The drive from Albuquerque to Gallup is beautiful! Gorgeous views. New Mexico really lives up to its nickname, the Land of Enchantment! Plus there are a ton of ruins, old signs, abandoned gas stations, etc. All the things that I just LOVE LOVE LOVE. We passed the ruins for Bowlin’s Old Crater Trading Post. The post was opened in 1954 and closed in 1973 when Interstate 40 bypassed Route 66. The building was added to the National Register of Historic Places in 2006, but it looks so worn down and slowly deteriorating back into the earth. It’s a blink and you’ll miss it type of place now. We actually sped past it and had to turn around and go back.And then we passed the Tomahawk Bar. Maybe we should have gone inside. Sometimes you have these little road trip regrets of what could have been.And I love the Dead End of Route 66. We traveled Route 66 turn-by-turn, meaning we didn’t take Interstate 40 and then exit to see the big roadside attractions. No, we stayed on the tiny two-lane highways and only jumped onto the Superslab when Route 66 dead ended like it did here. We got into Gallup and the tiny town has some awesome signs and neons, including one of my other all-time favorites, the Blue Spruce Lodge.
We checked into the El Rancho Hotel. Now, when we pulled up, it was glorious! Check out that sign, that neon, everything! Wow! It was like visiting the Big Texan, but for real, not a gimmick. We went inside and the lobby was just as amazing. Unfortunately, the awe stopped there. I don’t mean to dissuade you from staying the night at the El Rancho if you’re on a Route 66 trip, I think you should stay there, but I hope management steps up and fixes things. My review of the El Rancho is below.
STAY: El Rancho Hotel, 1000 E 66, Gallup, NM 87301, (505) 863-9311
The El Rancho advertises the “Charm of Yesterday and the Convenience of Tomorrow”, but really yesterday’s charm is a bit worn, and I did not see any of the conveniences of tomorrow. Hell, the place didn’t even have the air conditioning turned on. And it was 85 degrees outside. Which meant it was 100 degrees inside. Because of the no air conditioning, I think we had a really bad experience. Our room had a balcony, so we opened the windows and balcony doors once we were inside for the night, but the balcony is shared with the room next door and the lobby window/doors also open to the balcony, so we didn’t have any security. Also, did you notice the warning on the door? Yeah, no safe. Money, jewels and other valuables must be deposited in their central safe. Right. So I slept with the car keys, cell phone, wallet, and camera beneath my pillow. Maybe it was a bit extreme, but I’ve had my purse rifled through when I was in the room asleep, so I kind of err on the side of caution.
The bathroom is original and a joke. Tiny. Very industrial toilets. I had to stand on my tip-toes to see into the mirror. The room has very few electrical outlets, no armchairs or sofas. The furniture looks as if it was thrifted off the side of the road, and not in the same way that I do it.
The elevator is not … modern. Meaning it does not have the convenience of tomorrow. Instead it needs to be operated by the front desk staff. So instead of waiting and dealing with that, we just lugged Big Boy (that’s the name of my suitcase) up the stairs.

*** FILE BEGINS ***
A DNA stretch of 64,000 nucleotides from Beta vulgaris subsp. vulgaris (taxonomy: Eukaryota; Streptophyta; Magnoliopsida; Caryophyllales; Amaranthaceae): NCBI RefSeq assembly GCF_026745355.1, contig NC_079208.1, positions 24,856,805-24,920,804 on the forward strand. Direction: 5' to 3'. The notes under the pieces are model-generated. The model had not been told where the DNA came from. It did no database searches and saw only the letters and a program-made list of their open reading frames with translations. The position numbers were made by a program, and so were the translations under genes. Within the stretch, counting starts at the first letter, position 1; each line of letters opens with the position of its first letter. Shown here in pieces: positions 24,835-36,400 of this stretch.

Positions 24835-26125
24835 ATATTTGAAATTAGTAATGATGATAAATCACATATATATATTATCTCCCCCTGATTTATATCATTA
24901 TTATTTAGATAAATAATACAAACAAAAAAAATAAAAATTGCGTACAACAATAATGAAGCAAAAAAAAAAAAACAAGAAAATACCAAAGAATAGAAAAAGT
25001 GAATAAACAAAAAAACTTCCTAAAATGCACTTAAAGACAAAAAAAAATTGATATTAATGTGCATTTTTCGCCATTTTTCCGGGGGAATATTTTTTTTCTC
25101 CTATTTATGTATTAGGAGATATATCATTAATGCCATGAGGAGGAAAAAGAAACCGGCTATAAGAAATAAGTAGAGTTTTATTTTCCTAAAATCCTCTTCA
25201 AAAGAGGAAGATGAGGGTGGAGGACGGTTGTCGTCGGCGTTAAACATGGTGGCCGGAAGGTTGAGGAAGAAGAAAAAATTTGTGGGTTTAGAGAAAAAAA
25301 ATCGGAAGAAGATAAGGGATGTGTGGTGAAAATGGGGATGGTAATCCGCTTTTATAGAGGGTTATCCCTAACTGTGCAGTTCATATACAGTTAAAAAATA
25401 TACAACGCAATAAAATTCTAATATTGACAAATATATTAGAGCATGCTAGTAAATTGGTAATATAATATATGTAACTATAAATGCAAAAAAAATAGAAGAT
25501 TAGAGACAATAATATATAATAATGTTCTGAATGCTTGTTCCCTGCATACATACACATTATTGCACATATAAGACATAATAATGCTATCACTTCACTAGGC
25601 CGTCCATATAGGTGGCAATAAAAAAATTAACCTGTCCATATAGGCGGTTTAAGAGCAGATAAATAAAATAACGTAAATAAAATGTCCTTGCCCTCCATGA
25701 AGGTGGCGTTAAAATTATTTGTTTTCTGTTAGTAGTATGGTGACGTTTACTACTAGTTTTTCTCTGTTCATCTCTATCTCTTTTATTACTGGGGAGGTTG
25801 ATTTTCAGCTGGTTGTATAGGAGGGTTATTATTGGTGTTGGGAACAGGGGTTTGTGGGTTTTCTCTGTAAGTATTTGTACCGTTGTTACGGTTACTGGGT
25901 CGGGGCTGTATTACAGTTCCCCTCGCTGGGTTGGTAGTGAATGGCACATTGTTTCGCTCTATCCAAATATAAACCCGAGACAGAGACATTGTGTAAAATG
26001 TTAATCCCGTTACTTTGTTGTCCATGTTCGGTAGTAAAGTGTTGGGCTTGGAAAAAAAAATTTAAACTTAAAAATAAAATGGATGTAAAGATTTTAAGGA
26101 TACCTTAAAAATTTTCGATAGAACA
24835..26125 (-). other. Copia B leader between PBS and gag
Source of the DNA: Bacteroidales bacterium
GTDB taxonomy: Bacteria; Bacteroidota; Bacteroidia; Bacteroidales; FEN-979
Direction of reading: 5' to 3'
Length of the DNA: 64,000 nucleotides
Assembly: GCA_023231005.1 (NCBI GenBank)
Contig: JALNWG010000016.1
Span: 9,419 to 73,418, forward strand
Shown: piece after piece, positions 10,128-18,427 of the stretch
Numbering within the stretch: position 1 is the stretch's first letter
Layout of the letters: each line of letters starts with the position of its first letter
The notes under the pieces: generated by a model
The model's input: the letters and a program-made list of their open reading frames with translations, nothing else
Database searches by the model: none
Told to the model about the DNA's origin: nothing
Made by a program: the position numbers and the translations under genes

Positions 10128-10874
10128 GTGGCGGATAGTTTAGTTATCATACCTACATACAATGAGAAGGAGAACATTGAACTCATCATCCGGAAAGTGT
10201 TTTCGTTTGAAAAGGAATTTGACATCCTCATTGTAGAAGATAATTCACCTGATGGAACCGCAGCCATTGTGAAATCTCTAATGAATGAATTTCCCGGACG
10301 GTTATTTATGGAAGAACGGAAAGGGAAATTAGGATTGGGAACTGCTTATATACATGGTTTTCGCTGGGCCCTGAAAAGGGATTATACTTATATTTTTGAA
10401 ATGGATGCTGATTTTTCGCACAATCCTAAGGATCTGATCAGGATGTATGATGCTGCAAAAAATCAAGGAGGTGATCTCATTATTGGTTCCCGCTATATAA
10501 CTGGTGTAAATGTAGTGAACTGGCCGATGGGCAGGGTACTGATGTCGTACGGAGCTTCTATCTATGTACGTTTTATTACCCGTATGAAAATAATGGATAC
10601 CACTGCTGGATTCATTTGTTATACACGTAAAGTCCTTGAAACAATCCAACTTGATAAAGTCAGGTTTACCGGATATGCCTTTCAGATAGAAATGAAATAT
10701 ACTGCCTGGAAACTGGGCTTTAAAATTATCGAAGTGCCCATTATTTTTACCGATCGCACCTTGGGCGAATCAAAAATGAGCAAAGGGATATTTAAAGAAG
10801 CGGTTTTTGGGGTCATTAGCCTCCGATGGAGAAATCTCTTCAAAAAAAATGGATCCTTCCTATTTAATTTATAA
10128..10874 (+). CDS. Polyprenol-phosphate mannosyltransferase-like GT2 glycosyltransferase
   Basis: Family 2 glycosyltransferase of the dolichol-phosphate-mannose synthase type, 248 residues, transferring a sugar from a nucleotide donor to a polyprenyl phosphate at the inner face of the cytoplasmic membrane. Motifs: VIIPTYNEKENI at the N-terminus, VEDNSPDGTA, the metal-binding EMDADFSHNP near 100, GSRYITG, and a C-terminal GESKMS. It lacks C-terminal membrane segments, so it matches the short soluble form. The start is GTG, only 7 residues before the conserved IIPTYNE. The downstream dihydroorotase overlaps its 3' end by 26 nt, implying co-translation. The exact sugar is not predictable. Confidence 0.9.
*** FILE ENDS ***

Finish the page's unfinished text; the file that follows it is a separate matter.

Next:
Did you want to use the advertised free Wifi? You’ll have to sit in the lobby because apparently the Wifi doesn’t reach all of the rooms. Luckily we were right above the front desk office, so we had Wifi in our room, but other reviews state otherwise, and I saw many of the other hotel guests in the lobby on their electronic devices.
The hotel gives you a postcard, but if you want to mail it, you better BYOS: Bring your own stamps because the front desk doesn’t have any.
I did not like that the owner has a parking spot right in front, it should be a temporary loading zone for hotel guests.
The restaurant was also terrible. The food tasted frozen, not fresh. I ordered the Ronald Reagan cheeseburger which was supposed to come with fries and a side of jelly beans, yet I received no jelly beans and I assume the kitchen didn’t have any, and they probably haven’t for quite some time. That pretty much sums up the entire hotel: Quirky charm advertised, yet not delivered. I don’t like jelly beans, but that isn’t the point.
The hotel bar is also quite strange. We ventured into it because it was the only part of the building that was air conditioned. I ordered a soda and the Mister ordered a coffee, but he was told that they serve coffee in the restaurant … meaning, go get it yourself, not, oh let me get that for you it’s just in the next room. Another waitress then walked into the bar and thankfully the bartender asked her to go get the coffee. We then waited about 20 minutes at the bar for refills. Again, I do not see any charm of yesterday or the convenience of tomorrow.
All in all, if you’re going a Route 66 trip and you want to stay in Gallup, stay there if it is winter and you have a blanket. If it’s spring or summer, I say look into the lobby, have a drink in the strange bar, and stay elsewhere. And definitely don’t eat there. There is a Cracker Barrel across the freeway, go get some crispy pancakes!